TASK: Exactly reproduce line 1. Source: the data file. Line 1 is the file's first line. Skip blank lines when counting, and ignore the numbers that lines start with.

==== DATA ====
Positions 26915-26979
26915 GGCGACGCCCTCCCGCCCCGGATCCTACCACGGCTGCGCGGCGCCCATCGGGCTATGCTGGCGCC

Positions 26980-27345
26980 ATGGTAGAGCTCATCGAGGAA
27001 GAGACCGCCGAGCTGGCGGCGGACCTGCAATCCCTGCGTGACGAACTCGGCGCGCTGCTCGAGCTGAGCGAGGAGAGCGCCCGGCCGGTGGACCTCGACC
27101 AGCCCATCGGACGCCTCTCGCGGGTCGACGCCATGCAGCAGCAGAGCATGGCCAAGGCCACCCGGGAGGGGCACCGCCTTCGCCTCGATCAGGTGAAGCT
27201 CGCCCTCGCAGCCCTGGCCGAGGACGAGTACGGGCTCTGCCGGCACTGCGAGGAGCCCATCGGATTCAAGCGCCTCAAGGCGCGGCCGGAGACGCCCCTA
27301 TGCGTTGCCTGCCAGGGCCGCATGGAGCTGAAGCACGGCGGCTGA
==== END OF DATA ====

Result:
Positions 26915-26979